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EDITIONS
Monday, 18 November, 2002, 23:26 GMT
Public will be told of terror threats - Blair
Police at Euston station in central London
Mr Blair said the government faced a dilemma
Members of the public will be warned if there is a specific terrorist threat against a known target, Prime Minister Tony Blair has pledged.

But the government had to be "very wary" of acting on general information which could panic people and end up "doing the terrorists' job for them", the prime minister said.

If there is a specific threat against a specific target, we of course will warn people

Tony Blair
Mr Blair's promise followed reports that police and MI5 had thwarted a poison gas attack on the London Underground.

Three North African men have been charged under anti-terror laws with the possession of articles for the preparation, instigation and commission of terrorism acts - but there was no allegation of a plan to target the Tube.

Rabah Chekat-Bais, 21, Rabah Kadris, in his mid-30s, and Karim Kadouri, 33, all of no fixed abode, were remanded in custody by Bow Street magistrates in central London on Monday.

'Wary'

In an interview with ITV1's Tonight with Trevor McDonald, Mr Blair said: "The difficult dilemma we have here is this - constantly at the moment, because of the terrorist threat, we have pieces of information, pieces of intelligence, coming across our desks and we have to sift that and weigh it and judge it."

He insisted: "If there is a specific threat against a specific target, we of course will warn people.

Prime Minister Tony Blair
Blair: Keeping a constant watch over intelligence on terrorism
"But we have got to be very wary of acting on general information, of issuing warnings whey they are not really justified according to evidence.

"The risk then is we unnecessarily alarm people, we end up doing the terrorists' job for them, and for the public, they will get confused if there are different pieces of information coming at them the whole time.

"Of course I keep a constant watch and am constantly trying to assess and re-evaluate if we are making the right moves."

Mr Blair has already briefed Tory leader Iain Duncan Smith in Downing Street on the terror threat to the UK, in the wake of fresh warnings about possible attacks by al-Qaeda.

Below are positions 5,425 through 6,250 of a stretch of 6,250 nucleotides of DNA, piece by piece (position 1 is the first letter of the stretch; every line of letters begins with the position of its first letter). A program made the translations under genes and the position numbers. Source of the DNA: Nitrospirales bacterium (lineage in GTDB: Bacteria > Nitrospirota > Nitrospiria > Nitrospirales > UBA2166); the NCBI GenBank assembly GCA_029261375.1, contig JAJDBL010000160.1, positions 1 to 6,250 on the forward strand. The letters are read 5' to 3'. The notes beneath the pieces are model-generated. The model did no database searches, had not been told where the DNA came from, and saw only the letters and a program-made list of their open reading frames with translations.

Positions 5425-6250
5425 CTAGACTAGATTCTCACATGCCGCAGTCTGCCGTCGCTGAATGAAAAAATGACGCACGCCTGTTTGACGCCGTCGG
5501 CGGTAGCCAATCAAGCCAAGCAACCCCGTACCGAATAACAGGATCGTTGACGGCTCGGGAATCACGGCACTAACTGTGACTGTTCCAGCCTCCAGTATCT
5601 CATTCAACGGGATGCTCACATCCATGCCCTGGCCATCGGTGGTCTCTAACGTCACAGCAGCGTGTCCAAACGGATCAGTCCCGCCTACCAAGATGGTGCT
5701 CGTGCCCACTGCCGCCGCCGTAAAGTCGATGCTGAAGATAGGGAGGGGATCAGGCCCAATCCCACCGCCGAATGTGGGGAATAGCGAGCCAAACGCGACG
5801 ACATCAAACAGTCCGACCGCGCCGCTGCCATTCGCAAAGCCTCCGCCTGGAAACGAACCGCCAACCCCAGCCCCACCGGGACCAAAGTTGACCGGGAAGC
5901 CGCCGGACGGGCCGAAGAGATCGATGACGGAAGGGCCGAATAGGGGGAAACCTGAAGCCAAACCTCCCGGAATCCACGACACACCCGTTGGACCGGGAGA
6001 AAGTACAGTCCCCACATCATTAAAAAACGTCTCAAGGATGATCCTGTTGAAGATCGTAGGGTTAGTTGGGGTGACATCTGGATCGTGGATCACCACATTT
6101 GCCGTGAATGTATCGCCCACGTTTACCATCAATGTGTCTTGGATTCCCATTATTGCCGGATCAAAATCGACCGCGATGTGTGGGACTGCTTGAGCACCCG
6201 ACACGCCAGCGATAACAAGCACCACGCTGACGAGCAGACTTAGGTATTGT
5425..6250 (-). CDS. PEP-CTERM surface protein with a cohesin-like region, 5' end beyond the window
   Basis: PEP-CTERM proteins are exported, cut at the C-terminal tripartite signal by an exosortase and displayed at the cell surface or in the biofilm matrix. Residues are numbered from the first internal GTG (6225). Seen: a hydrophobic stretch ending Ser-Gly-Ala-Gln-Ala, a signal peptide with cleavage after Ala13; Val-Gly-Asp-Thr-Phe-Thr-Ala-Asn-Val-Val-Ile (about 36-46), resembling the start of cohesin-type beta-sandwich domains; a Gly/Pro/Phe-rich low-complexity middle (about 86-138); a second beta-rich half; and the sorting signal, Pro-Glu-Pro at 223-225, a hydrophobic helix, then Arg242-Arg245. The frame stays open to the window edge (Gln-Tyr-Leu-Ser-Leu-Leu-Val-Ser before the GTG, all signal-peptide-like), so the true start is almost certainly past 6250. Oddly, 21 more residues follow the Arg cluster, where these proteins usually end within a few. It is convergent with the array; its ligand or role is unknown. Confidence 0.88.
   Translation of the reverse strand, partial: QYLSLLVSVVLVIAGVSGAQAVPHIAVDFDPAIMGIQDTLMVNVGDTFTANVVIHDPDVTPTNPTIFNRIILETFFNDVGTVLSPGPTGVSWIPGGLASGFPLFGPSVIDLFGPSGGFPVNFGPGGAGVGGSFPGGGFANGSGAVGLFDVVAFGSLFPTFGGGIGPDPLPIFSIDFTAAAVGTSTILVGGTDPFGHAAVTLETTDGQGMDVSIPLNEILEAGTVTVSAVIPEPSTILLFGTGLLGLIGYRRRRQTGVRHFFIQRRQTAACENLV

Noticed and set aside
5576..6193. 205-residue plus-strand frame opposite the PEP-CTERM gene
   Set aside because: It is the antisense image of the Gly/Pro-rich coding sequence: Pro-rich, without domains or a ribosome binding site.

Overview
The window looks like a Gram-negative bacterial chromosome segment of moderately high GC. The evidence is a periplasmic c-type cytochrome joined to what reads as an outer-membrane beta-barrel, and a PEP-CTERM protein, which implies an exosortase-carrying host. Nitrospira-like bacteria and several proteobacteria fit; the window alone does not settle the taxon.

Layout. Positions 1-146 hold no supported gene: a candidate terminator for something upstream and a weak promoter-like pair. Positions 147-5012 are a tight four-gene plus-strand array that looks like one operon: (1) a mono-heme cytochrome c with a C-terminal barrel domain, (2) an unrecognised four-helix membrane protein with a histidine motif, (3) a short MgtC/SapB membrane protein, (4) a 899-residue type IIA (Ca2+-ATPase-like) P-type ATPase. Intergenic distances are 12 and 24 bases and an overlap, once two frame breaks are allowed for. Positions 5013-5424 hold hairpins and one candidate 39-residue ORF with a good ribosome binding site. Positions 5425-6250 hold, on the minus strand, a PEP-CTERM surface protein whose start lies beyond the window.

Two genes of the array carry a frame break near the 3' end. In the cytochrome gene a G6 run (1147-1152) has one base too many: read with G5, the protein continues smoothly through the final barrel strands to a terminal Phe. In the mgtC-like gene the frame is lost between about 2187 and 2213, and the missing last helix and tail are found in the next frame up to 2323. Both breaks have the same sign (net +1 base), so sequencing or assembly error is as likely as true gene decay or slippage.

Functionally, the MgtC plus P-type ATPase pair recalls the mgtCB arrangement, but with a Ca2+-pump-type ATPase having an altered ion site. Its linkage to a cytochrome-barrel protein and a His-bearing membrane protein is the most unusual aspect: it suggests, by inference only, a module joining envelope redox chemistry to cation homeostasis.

The Conservatives have also pressed Home Secretary David Blunkett to give a full statement to the House of Commons, but that has been turned down for the time being, a spokesman said.

Earlier on Monday, Foreign Secretary Jack Straw said Britons should be on full alert in readiness for an attack by al-Qaeda.

'No cyanide'

He was speaking as the three men of North African origin, were charged under Section 57 of the Terrorism Act 2000.

They appeared in court last week and were remanded in custody to appear before magistrates on Monday, when they were again remanded in custody until 16 December.

Police said no cyanide or noxious gas had been found on the men when they were arrested on 9 November.

Mr Straw said the threat to the UK was on a par with that offered by the Provisional IRA at the height of their bombing campaigns.

Not a 'Bond movie'

Mr Straw, who has ordered the closure of the British Embassy in Yemen following safety concerns, told BBC Radio 4's Today programme: "People have to be on alert in the way they were during an IRA bombing campaign."

Earlier Mr Straw said the flows of intelligence were difficult to interpret and it was not as simple as a "Bond movie".

The foreign secretary denied there was a "credible" threat to the Tube.

But Mike Brown, London Underground's customer services director, said it was ready to run a poster campaign to advise customers about what to do in a possible gas attack on the Tube.

'When, not if'

The prime minister's official spokesman said later that if the government believed it was necessary to close down parts of Britain's infrastructure or to issue a specific warning, it would do so without hesitation because public safety was paramount.

He added the government did not plan to give a running commentary on police or intelligence operations.

Lord Harris, chair of the Metropolitan Police Authority, said the head of specialist police operations in London thought it was a case of when, not if, an attack happened in the capital.

"The reality is no one can protect absolutely against ruthless terrorists who are prepared to lose their own lives at the same time."

 WATCH/LISTEN
 ON THIS STORY
The BBC's Andrew Marr
"The government is trying to warn us to be worried but not frightened"
The BBC's Glenda Cooper
"The Tory leader arrived in Downing Street hoping to clear up what he sees as confusing government advise"

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18 Nov 02 | England
18 Nov 02 | UK

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